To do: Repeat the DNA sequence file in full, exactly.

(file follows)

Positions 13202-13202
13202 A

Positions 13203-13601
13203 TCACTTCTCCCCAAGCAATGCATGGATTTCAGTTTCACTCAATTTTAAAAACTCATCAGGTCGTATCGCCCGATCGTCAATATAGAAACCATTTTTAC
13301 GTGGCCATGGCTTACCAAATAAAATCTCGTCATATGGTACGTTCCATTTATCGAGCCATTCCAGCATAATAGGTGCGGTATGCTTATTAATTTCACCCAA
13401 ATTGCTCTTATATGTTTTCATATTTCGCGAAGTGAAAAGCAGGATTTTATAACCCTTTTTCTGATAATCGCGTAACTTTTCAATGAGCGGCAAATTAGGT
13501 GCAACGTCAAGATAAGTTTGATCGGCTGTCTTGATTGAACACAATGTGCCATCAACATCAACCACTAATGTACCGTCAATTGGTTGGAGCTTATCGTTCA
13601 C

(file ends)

Positions 13202-13202
13202 A

Positions 13203-13601
13203 TCACTTCTCCCCAAGCAATGCATGGATTTCAGTTTCACTCAATTTTAAAAACTCATCAGGTCGTATCGCCCGATCGTCAATATAGAAACCATTTTTAC
13301 GTGGCCATGGCTTACCAAATAAAATCTCGTCATATGGTACGTTCCATTTATCGAGCCATTCCAGCATAATAGGTGCGGTATGCTTATTAATTTCACCCAA
13401 ATTGCTCTTATATGTTTTCATATTTCGCGAAGTGAAAAGCAGGATTTTATAACCCTTTTTCTGATAATCGCGTAACTTTTCAATGAGCGGCAAATTAGGT
13501 GCAACGTCAAGATAAGTTTGATCGGCTGTCTTGATTGAACACAATGTGCCATCAACATCAACCACTAATGTACCGTCAATTGGTTGGAGCTTATCGTTCA
13601 C